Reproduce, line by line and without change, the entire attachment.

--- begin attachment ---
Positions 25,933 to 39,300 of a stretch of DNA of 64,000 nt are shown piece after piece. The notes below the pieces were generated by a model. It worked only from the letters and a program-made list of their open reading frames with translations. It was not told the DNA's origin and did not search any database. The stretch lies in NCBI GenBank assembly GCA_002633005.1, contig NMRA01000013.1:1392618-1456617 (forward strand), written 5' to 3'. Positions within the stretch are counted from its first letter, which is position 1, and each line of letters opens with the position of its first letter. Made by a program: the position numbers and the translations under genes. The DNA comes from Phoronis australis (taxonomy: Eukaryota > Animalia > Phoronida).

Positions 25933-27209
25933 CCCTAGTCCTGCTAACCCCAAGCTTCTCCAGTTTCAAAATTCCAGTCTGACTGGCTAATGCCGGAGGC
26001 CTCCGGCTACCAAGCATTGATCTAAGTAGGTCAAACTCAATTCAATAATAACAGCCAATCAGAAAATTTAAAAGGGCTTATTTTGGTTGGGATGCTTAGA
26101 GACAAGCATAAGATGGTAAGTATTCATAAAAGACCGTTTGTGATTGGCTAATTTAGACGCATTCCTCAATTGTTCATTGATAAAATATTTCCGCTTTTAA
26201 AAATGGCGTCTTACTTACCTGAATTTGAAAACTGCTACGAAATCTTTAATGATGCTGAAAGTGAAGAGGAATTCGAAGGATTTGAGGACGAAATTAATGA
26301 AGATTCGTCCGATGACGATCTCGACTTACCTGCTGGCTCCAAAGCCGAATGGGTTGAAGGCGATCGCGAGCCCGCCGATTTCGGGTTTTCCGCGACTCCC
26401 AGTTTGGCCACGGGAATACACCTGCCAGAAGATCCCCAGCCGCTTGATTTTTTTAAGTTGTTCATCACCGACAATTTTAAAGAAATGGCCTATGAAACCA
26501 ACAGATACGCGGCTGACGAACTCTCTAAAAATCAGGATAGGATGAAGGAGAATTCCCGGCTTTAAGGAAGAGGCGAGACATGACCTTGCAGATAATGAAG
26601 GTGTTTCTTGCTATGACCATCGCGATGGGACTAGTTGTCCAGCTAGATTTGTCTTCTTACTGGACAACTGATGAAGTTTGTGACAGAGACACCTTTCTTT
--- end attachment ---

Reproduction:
Positions 25,933 to 39,300 of a stretch of DNA of 64,000 nt are shown piece after piece. The notes below the pieces were generated by a model. It worked only from the letters and a program-made list of their open reading frames with translations. It was not told the DNA's origin and did not search any database. The stretch lies in NCBI GenBank assembly GCA_002633005.1, contig NMRA01000013.1:1392618-1456617 (forward strand), written 5' to 3'. Positions within the stretch are counted from its first letter, which is position 1, and each line of letters opens with the position of its first letter. Made by a program: the position numbers and the translations under genes. The DNA comes from Phoronis australis (taxonomy: Eukaryota > Animalia > Phoronida).

Positions 25933-27209
25933 CCCTAGTCCTGCTAACCCCAAGCTTCTCCAGTTTCAAAATTCCAGTCTGACTGGCTAATGCCGGAGGC
26001 CTCCGGCTACCAAGCATTGATCTAAGTAGGTCAAACTCAATTCAATAATAACAGCCAATCAGAAAATTTAAAAGGGCTTATTTTGGTTGGGATGCTTAGA
26101 GACAAGCATAAGATGGTAAGTATTCATAAAAGACCGTTTGTGATTGGCTAATTTAGACGCATTCCTCAATTGTTCATTGATAAAATATTTCCGCTTTTAA
26201 AAATGGCGTCTTACTTACCTGAATTTGAAAACTGCTACGAAATCTTTAATGATGCTGAAAGTGAAGAGGAATTCGAAGGATTTGAGGACGAAATTAATGA
26301 AGATTCGTCCGATGACGATCTCGACTTACCTGCTGGCTCCAAAGCCGAATGGGTTGAAGGCGATCGCGAGCCCGCCGATTTCGGGTTTTCCGCGACTCCC
26401 AGTTTGGCCACGGGAATACACCTGCCAGAAGATCCCCAGCCGCTTGATTTTTTTAAGTTGTTCATCACCGACAATTTTAAAGAAATGGCCTATGAAACCA
26501 ACAGATACGCGGCTGACGAACTCTCTAAAAATCAGGATAGGATGAAGGAGAATTCCCGGCTTTAAGGAAGAGGCGAGACATGACCTTGCAGATAATGAAG
26601 GTGTTTCTTGCTATGACCATCGCGATGGGACTAGTTGTCCAGCTAGATTTGTCTTCTTACTGGACAACTGATGAAGTTTGTGACAGAGACACCTTTCTTT